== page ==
Archive for February, 2014

Naked Pings

Thursday, February 20th, 2014

Back in November 2009, ajax sent an email on IRC etiquette to Red Hat’s company-wide mailing list. I’ve had to refer several people to it over the years, so I asked ajax for permission to publish it. He agreed. Here it is in all its glory.

From: Adam Jackson
To: memo-list
Subject: On “ping” etiquitte
Date: Tue, 17 Nov 2009 12:21:30 -0500

IRC has developed a “ping” convention for getting someone’s attention. It works because most clients will highlight channels in which your name has been mentioned, so something like

ajax: ping

will make that channel show up pink instead of white for me [1].

I wish to correct, or at least amend, this behaviour. The naked ping should be Considered Harmful, for at least two reasons. The first is that it conveys no information. The recipient of your ping, like you, is a Busy Person. They may be in the middle of something requiring intricate thought, and should not be interrupted for anything less than fire, flood, or six figures of revenue. Worse, _you_ may forget why you pinged someone; when, four hours later, your victim gets back to IRC and responds to you, _you_ will be disrupted in turn trying to remember what was on your mind in the first place.

The second, more subtle reason proceeds from the first. A ping with no data is essentially a command. It’s passive-aggressive; it implies that the recipient’s time is less valuable than yours. [2] The pingee will respond in one (or both) of two ways. Either they will experience increased stress due to increased unpredictable demands on their time, or they will simply ignore naked pings.

The fundamental issue here is a misunderstanding of the medium. IRC is not a telephone. It’s volatile storage. The whole reason the ping works is because the client remembers seeing the ping, and can save it in your history buffer so you can see who was talking to you and why.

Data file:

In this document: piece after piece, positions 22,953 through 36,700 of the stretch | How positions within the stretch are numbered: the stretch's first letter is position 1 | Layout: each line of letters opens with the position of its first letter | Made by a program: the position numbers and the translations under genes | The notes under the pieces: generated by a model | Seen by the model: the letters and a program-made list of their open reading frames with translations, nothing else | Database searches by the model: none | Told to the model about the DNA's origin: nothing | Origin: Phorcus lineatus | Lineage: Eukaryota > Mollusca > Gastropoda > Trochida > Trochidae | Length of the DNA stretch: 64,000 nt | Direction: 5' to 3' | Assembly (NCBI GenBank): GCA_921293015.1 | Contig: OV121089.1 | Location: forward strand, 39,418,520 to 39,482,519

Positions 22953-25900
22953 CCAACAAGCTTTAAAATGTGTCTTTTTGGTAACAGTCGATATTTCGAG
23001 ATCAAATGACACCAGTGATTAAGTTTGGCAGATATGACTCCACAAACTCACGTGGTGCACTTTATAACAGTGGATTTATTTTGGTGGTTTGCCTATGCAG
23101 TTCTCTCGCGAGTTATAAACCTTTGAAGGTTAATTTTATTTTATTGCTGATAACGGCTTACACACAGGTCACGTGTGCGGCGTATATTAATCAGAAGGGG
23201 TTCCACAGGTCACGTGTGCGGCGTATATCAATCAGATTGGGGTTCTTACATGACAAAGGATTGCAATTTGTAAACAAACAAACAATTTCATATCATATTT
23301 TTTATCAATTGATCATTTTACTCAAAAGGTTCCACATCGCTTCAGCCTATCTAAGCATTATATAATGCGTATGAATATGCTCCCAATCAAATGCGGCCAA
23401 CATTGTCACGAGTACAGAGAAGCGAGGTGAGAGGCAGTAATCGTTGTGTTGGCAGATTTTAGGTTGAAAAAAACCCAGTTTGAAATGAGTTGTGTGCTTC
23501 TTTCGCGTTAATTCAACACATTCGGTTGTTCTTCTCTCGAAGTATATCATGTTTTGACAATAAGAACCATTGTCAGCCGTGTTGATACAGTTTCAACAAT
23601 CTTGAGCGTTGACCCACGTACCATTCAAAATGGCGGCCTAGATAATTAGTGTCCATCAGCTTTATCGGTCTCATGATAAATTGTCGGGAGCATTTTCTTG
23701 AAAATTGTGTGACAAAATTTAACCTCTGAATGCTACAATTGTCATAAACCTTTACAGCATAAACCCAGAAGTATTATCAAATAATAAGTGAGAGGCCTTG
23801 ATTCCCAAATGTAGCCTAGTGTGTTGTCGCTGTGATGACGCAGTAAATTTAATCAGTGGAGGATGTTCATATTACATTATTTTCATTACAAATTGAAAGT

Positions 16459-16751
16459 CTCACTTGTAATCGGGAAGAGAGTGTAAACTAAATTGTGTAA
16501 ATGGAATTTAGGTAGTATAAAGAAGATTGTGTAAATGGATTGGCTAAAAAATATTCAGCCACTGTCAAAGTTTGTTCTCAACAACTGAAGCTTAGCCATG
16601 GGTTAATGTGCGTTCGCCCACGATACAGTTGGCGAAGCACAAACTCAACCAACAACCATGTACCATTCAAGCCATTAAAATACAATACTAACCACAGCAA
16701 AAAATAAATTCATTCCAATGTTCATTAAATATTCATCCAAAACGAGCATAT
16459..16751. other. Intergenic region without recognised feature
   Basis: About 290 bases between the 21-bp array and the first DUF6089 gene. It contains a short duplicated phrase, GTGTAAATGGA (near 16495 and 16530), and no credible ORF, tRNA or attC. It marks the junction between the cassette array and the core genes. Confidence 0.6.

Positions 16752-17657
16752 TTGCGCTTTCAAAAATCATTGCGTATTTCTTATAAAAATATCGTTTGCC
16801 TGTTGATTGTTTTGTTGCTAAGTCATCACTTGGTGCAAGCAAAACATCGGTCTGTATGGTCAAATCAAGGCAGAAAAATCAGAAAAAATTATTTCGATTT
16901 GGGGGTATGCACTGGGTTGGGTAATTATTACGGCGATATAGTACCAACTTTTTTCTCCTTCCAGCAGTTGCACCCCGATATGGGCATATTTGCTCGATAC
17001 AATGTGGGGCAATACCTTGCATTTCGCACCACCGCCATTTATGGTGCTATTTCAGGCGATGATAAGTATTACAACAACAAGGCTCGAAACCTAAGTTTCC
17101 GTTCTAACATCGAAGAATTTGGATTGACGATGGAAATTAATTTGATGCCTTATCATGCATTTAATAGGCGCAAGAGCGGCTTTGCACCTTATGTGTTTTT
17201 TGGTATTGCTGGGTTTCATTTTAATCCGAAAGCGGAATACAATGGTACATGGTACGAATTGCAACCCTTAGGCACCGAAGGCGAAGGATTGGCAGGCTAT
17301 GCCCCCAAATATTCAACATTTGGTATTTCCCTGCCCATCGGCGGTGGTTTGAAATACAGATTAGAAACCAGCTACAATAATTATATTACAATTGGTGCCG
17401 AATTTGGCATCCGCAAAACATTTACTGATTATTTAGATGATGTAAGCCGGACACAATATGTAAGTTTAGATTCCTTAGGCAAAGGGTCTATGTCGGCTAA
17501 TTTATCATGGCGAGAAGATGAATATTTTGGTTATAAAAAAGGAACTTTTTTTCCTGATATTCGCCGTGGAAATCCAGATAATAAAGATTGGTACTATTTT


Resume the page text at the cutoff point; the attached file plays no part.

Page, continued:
The naked ping removes this context.

Please. Save your time. Save my time. Make all of our lives more efficient and less stressful. Ping with data. At a minimum:

ajax: ping re bz 534027

See the difference? Now you’ve turned slow, lockstep, PIO-like interaction into smooth pipelineable DMA. It’s good for your hardware, and it’s good for you.

[1] – irssi 4 life.

[2] – Their time may well be less valuable than yours. That’s not the
point.

– ajax

Jan 30 OpenStack Foundation Board Meeting

Friday, February 7th, 2014

The OpenStack Foundation Board of Directors met for a two hour conference call last week. This was the first meeting of the board since the recent Individual and Gold member director elections.

As usual, this my informal recollection of the meeting. It’s not an official record, etc.

Your trusty reporter had just arrived in Brussels for FOSDEM and got to stay in his hotel room for this meeting rather than sampling Belgian’s fine beers. Oh, the sacrifices we make! :-P

Preliminaries

As usual, calling the meeting to order was a challenge and it was at least 15 minutes after the scheduled start before we completed the roll call.

Next, Alan welcomed our new directors:

  • Yujie Du
  • Alex Freedland
  • Vish Ishaya
  • Imad Sousou

and thanked our outgoing directors:

  • Nick Barcet
  • Hui Cheng
  • Joseph George
  • Lauren Sell

as well as thanking those directors who served on the board for part of 2013:

  • Devin Carlen
  • Jim Curry
  • John Igoe
  • Kyle MacDonald
  • Jon Mittelhauser

Policies, Communication Channels and Meetings Schedule

Since it’s a new year, we took the opportunity to review the various policies which apply to board members.

Josh went over our transparency policy mentioning that the board endeavours to be as transparent as possible, with board meetings open to the public, a summary of meetings posted to the foundation list and directors encouraged to use the foundation mailing list for discussions. Sub-committees of the board are expected to be similarly transparent, with wiki pages and public mailing lists. Some caveats to this policy are that board members are not allowed to make public comments about the board meeting until after Jonathan has posted his summary (or 72 hours have passed), members should not discuss executive sessions and the distribution of some non-public documents may have to be limited to directors.

Alan also mentioned our Code of Conduct and encouraged directors to read it carefully. Finally, Jeff from DLA Piper walked us through our antitrust policy where he emphasised the importance of avoiding even the perception that board members are coming together to advance the interests of some companies over others. Members should restrict themselves to pro-competitive collaboration.

Next, we quickly reviewed the various channels for communication that directors need to be aware of – webex for conf calls, the foundation and foundation-board mailing lists, the #openstack-board and #openstack-foundation IRC channels, informal etherpads that we use during board meetings and the various committee mailing lists.

Finally, we discussed the upcoming board meetings – an all-day face-to-face meeting in Palo Alto on March 4, a 2 hour conference call on April 3, an all-day face-to-face meeting in Atlanta on May 11 in advance of the Atlanta summit and another face-to-face on July 21 at OSCON.